Researchers have produced the most detailed and comprehensive human heart cell atlas to date, including the specialized tissue of the cardiac conduction system—where the heartbeat originates. The team has also presented a new drug-repurposing computational tool called Drug2cell, which can provide insights into the effects of drugs on heart rate.

This work is published in Nature, in the paper, “Spatially resolved multiomics of human cardiac niches.

This study is part of the international Human Cell Atlas (HCA) initiative, which is mapping every cell type in the human body, to transform our understanding of health and disease, and will form the foundation for a fully integrated HCA Human Heart Cell Atlas.

Charting eight regions of the human heart, the work describes 75 different cell states including the cells of the cardiac conduction system—not understood at such a detailed level in humans before. The human cardiac conduction system sends electrical impulses from the top to the bottom of the heart and coordinates the heartbeat.

“The cardiac conduction system is critical for the regular and coordinated beating of our hearts, yet the cells which make it up are poorly understood,” noted James Cranley, MD, a cardiologist specializing in heart rhythm disorders and a PhD student at the Wellcome Sanger Institute. “This study sheds new light by defining the profiles of these cells, as well as the multicellular niches they inhabit. This deeper understanding opens the door to better, targeted anti-arrhythmic therapies in the future.”

By using spatial transcriptomics, researchers were also able to understand how these cells communicate with each other for the first time. The findings will help us understand diseases such as those affecting the heart rhythm.

The assembly of a Human Heart Cell Atlas is key given that cardiovascular diseases are the leading cause of death globally. Understanding the biology of the cells of the conduction system and how they differ from muscle cells paves the way to therapies to boost cardiac health and develop targeted treatments for arrhythmias.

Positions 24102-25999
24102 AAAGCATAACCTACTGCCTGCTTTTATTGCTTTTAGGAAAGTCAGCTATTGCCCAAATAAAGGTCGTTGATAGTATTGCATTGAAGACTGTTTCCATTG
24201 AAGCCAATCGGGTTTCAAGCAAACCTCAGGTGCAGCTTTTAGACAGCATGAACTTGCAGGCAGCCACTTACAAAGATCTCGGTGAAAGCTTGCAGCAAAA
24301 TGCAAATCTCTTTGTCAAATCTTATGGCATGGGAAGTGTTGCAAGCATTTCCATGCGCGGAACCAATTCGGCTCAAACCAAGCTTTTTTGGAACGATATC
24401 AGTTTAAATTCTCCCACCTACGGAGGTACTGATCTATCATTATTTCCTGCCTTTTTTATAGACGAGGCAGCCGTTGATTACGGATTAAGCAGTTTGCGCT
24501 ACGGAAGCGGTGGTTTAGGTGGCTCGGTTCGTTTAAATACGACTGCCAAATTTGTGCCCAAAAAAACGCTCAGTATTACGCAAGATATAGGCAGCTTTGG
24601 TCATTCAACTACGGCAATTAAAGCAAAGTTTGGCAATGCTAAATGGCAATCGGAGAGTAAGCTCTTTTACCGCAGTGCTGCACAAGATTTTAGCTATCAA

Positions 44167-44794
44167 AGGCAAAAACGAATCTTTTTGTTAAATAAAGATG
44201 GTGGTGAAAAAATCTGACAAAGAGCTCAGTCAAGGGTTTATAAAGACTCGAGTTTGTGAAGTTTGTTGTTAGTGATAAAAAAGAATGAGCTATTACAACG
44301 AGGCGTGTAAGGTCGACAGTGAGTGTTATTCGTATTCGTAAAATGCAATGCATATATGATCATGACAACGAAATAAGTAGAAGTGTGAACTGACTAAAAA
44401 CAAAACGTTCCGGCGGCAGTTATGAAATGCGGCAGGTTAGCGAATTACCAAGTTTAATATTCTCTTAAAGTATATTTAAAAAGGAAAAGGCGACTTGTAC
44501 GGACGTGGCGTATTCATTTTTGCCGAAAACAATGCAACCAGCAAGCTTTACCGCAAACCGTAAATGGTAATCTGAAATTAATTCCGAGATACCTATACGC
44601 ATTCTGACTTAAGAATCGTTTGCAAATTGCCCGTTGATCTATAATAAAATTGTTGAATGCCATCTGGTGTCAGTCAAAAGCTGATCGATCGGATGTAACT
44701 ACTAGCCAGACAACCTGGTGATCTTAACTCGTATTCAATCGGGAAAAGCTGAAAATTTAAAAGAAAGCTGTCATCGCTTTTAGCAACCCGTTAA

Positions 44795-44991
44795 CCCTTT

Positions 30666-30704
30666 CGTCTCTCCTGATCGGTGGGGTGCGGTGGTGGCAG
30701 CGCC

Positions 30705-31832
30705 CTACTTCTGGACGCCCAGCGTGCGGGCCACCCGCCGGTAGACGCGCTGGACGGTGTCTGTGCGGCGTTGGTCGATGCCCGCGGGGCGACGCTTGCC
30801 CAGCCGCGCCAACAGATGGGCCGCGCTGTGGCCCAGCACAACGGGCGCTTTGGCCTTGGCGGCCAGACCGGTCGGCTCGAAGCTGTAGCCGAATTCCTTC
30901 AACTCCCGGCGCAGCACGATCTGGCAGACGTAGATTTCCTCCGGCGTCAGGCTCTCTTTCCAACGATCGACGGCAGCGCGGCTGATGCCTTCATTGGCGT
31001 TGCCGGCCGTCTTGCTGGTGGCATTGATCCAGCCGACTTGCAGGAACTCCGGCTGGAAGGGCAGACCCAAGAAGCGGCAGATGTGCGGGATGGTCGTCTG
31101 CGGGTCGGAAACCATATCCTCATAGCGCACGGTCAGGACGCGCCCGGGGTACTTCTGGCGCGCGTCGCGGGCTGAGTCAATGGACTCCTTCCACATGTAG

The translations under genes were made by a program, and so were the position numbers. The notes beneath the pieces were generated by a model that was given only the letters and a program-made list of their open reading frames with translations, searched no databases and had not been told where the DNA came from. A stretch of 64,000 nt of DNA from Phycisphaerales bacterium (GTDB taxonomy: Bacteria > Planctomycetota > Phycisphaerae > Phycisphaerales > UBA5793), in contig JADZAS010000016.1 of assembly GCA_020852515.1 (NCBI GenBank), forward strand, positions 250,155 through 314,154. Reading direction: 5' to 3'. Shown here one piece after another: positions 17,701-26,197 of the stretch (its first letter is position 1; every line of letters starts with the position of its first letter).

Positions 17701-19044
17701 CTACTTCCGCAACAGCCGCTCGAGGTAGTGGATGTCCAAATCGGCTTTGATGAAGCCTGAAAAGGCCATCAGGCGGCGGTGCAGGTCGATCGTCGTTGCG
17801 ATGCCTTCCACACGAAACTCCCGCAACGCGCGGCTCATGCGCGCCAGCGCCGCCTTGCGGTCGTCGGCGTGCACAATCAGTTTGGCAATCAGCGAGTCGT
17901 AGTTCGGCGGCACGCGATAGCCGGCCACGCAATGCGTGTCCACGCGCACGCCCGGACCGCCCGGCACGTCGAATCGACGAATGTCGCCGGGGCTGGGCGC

“The mechanism of activating and suppressing pacemaker cell genes is not clear, especially in humans,” noted Kazumasa Kanemaru, PhD, a postdoctoral fellow in the gene expression genomics team at the Wellcome Sanger Institute. “This is important for improving cell therapy to facilitate the production of pacemaker cells or to prevent the excessive spontaneous firing of cells. By understanding these cells at an individual genetic level, we can potentially develop new ways to improve heart treatments.”

The study unearthed an unexpected discovery: a close relationship between conduction system cells and glial cells. Glial cells are part of the nervous system and are traditionally found in the brain. They have been explored very little in the heart. This research suggests that glial cells are in physical contact with conduction system cells and may play an important supporting role: communicating with the pacemaker cells, guiding nerve endings to them, and supporting their release of glutamate, a neurotransmitter.

Another key finding of the study is an immune structure on the heart’s outer surface. This contains plasma cells, which release antibodies into the space around the heart to prevent infection from the nearby lungs. The researchers also identified a cellular niche enriching for a hormone that could be interpreted as an early warning sign of heart failure.

In addition, the team presents a new computational tool called Drug2cell. The tool can predict drug targets as well as drug side effects. It leverages single-cell profiles and the 19 million drug-target interactions in the EMBL-EBI ChEMBL database.

Unexpectedly, this tool identified that pacemaker cells express the target of certain medications, such as GLP1 drugs, which are used for diabetes and weight loss and are known to increase the heart rate as a side-effect, the mechanism of which was unclear. This study suggests that the increase in heart rate might be partly due to a direct action of these drugs on pacemaker cells, a finding the team also showed in an experimental stem cell model of pacemaker cells.

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